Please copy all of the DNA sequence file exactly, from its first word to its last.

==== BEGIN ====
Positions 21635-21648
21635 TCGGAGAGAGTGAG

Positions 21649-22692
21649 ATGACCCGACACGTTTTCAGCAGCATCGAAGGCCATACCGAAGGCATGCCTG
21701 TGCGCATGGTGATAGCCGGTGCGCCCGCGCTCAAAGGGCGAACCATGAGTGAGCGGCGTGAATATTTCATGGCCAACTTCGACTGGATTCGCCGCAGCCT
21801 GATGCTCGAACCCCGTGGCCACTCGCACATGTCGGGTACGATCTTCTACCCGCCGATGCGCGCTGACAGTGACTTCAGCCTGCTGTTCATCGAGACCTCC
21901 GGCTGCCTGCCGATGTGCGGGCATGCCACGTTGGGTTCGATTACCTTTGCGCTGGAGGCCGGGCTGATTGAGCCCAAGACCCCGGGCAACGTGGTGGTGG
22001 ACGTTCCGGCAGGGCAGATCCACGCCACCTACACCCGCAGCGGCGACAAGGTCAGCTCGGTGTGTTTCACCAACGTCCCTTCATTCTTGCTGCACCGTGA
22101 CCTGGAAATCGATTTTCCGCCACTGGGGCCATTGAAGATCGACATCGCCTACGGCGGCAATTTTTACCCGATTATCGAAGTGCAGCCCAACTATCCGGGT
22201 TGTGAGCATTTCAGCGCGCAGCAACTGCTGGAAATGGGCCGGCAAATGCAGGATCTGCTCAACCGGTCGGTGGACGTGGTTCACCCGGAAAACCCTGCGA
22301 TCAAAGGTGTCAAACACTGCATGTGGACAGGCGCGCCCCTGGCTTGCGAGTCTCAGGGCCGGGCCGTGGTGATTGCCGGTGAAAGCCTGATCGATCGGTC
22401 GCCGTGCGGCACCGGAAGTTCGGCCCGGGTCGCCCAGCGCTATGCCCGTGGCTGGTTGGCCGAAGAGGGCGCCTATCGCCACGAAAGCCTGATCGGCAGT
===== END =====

Positions 21635-21648
21635 TCGGAGAGAGTGAG

Positions 21649-22692
21649 ATGACCCGACACGTTTTCAGCAGCATCGAAGGCCATACCGAAGGCATGCCTG
21701 TGCGCATGGTGATAGCCGGTGCGCCCGCGCTCAAAGGGCGAACCATGAGTGAGCGGCGTGAATATTTCATGGCCAACTTCGACTGGATTCGCCGCAGCCT
21801 GATGCTCGAACCCCGTGGCCACTCGCACATGTCGGGTACGATCTTCTACCCGCCGATGCGCGCTGACAGTGACTTCAGCCTGCTGTTCATCGAGACCTCC
21901 GGCTGCCTGCCGATGTGCGGGCATGCCACGTTGGGTTCGATTACCTTTGCGCTGGAGGCCGGGCTGATTGAGCCCAAGACCCCGGGCAACGTGGTGGTGG
22001 ACGTTCCGGCAGGGCAGATCCACGCCACCTACACCCGCAGCGGCGACAAGGTCAGCTCGGTGTGTTTCACCAACGTCCCTTCATTCTTGCTGCACCGTGA
22101 CCTGGAAATCGATTTTCCGCCACTGGGGCCATTGAAGATCGACATCGCCTACGGCGGCAATTTTTACCCGATTATCGAAGTGCAGCCCAACTATCCGGGT
22201 TGTGAGCATTTCAGCGCGCAGCAACTGCTGGAAATGGGCCGGCAAATGCAGGATCTGCTCAACCGGTCGGTGGACGTGGTTCACCCGGAAAACCCTGCGA
22301 TCAAAGGTGTCAAACACTGCATGTGGACAGGCGCGCCCCTGGCTTGCGAGTCTCAGGGCCGGGCCGTGGTGATTGCCGGTGAAAGCCTGATCGATCGGTC
22401 GCCGTGCGGCACCGGAAGTTCGGCCCGGGTCGCCCAGCGCTATGCCCGTGGCTGGTTGGCCGAAGAGGGCGCCTATCGCCACGAAAGCCTGATCGGCAGT